Every year there is a player who thrived in a limited role and who will be tasked with a more expansive workload in the season to come. Coming into this year that player was Shaquille Thomas, heading into next year it will be Kevin Johnson. If you are drawing up a depth chart for the 2014-15 season* KJ is penciled in as the starting shooting guard at this moment. Deshaun Morman will have something to say about that, and Mick and Co. are actively looking for scoring help, whether that comes from the high school, JUCO or transfer ranks is anyone's guess. UC still has two scholarship's remaining and will try to use both. The transfer's are coming out in trickles at the moment, and there are 20 or so days until the late signing period starts** so there is still plenty to shake out.

*Don't you worry that will be coming at the conclusion of this series of posts

** The late signing period starts on the 16th of April and student athletes have until May 21st to sign their letter of intent

Regardless at this moment Kevin Johnson is your starting shooting guard for the 2014-15 season for a couple of reasons. KJ knows the system, has live game experience, good chemistry with Troy Caupain, is fearless under pressure and most importantly of all, his shooting gives the Bearcats much needed spacing.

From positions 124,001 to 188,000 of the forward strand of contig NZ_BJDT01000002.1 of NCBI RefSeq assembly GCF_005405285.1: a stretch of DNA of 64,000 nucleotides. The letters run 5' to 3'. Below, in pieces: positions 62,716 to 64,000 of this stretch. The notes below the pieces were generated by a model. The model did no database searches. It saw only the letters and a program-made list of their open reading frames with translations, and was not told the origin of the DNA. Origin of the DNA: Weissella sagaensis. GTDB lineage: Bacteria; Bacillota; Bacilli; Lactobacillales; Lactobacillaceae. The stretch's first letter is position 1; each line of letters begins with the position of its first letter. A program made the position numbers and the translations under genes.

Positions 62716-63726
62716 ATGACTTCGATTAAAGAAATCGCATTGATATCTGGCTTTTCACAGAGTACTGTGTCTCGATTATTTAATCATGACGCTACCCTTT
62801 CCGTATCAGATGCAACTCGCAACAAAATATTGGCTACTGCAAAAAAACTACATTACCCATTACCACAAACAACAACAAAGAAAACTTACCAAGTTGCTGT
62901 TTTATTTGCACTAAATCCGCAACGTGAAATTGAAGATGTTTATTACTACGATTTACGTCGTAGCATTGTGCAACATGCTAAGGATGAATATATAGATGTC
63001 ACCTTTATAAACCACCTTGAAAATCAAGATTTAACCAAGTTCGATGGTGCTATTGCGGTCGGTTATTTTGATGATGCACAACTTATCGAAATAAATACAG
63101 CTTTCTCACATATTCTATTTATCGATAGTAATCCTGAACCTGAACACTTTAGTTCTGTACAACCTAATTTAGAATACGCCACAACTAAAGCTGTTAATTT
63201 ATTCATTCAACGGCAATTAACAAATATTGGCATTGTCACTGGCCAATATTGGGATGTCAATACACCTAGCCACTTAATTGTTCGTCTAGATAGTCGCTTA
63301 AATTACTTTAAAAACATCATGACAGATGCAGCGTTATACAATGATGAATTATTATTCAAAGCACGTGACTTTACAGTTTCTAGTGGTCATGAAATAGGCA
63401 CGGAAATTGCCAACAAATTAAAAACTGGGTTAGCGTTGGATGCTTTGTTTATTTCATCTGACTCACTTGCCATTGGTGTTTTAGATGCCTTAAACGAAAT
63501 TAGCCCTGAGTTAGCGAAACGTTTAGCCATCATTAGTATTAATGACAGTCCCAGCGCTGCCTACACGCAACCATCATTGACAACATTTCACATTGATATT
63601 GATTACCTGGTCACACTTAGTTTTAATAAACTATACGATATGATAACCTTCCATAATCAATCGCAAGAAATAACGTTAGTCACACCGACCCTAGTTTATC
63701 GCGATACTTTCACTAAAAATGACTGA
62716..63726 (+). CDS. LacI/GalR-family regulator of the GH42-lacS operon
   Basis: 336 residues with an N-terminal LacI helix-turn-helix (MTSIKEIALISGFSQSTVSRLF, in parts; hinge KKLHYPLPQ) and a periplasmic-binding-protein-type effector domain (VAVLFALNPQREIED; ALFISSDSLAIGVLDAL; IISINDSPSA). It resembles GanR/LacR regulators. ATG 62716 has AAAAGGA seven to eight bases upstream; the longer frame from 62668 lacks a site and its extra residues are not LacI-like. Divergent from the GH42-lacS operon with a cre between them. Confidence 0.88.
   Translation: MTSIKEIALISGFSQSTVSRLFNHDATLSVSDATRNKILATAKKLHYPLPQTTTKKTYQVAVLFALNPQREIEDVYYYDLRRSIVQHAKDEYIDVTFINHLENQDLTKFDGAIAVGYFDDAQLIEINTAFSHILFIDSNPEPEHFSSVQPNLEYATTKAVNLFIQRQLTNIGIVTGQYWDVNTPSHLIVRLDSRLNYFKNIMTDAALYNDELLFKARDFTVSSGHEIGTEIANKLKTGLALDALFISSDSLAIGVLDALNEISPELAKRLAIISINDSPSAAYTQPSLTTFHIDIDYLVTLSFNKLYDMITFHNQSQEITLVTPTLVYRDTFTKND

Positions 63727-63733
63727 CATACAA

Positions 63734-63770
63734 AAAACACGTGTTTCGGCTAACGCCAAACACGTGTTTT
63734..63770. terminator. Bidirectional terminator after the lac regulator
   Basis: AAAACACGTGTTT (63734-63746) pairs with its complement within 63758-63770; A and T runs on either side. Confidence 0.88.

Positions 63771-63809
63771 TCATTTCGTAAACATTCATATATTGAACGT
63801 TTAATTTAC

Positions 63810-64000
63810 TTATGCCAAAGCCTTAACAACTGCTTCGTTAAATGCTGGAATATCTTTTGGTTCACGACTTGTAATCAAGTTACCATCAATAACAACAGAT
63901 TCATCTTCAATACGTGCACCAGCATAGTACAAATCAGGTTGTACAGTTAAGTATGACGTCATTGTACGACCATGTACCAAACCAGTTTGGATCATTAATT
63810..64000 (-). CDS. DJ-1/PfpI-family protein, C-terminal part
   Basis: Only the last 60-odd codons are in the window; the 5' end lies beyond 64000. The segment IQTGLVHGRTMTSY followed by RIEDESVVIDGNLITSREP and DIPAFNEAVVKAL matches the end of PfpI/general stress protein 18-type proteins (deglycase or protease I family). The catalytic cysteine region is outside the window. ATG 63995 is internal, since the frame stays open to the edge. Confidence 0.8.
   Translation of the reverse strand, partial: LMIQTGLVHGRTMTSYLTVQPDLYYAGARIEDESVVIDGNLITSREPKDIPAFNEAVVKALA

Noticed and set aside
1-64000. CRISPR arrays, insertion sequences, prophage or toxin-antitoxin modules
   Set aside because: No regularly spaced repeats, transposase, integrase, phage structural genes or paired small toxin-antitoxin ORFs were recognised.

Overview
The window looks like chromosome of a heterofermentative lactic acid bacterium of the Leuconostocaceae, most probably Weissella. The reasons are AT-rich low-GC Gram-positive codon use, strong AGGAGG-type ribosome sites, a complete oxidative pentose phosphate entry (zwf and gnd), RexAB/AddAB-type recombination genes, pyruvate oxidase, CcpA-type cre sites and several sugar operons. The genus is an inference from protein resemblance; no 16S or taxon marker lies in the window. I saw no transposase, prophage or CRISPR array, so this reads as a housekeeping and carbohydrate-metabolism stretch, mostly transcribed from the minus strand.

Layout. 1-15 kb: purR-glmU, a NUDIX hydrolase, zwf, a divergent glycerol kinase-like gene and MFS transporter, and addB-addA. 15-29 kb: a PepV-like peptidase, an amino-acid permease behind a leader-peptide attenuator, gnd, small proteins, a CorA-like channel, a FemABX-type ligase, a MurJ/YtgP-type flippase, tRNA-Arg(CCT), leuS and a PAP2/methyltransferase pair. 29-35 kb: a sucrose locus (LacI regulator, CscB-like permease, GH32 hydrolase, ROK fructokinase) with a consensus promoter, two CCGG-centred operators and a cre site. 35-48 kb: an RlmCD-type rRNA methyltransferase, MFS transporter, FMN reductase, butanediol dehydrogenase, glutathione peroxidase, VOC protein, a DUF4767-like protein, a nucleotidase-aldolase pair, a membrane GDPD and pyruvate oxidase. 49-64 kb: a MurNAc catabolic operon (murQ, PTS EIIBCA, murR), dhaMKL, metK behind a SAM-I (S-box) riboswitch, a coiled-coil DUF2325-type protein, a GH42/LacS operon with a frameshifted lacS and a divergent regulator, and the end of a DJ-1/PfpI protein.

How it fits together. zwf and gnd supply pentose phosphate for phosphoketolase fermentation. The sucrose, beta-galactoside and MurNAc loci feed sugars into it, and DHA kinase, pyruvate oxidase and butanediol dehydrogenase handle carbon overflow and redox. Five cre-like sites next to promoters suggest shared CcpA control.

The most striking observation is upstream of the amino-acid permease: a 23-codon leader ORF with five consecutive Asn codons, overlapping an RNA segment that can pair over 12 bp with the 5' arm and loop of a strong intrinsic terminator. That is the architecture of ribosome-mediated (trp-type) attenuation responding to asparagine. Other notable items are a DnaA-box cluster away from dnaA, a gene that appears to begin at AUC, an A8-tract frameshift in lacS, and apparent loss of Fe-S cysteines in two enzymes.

Moving from low volume bench guy to starter presents a whole new set of challenges. For one he is set to have a whole lot more of the ball this season. This season 25 of KJ's 41 makes were assisted, that's 61 percent. Next year he won't have nearly as many looks created for him. Johnson is going to have to create a higher percentage of his own looks than he did this year, and he is going to have to do that off the bounce. This year he was a knock down spot up shooter, but shooting a jump shot off the bounce is a more difficult proposition. With a bigger workload it would be asking a bit much for KJ to keep his three point shooting rate at the 47 percent clip he hit during conference play. But even getting him to convert at 37 or 38 percent would be a huge lift in the offense.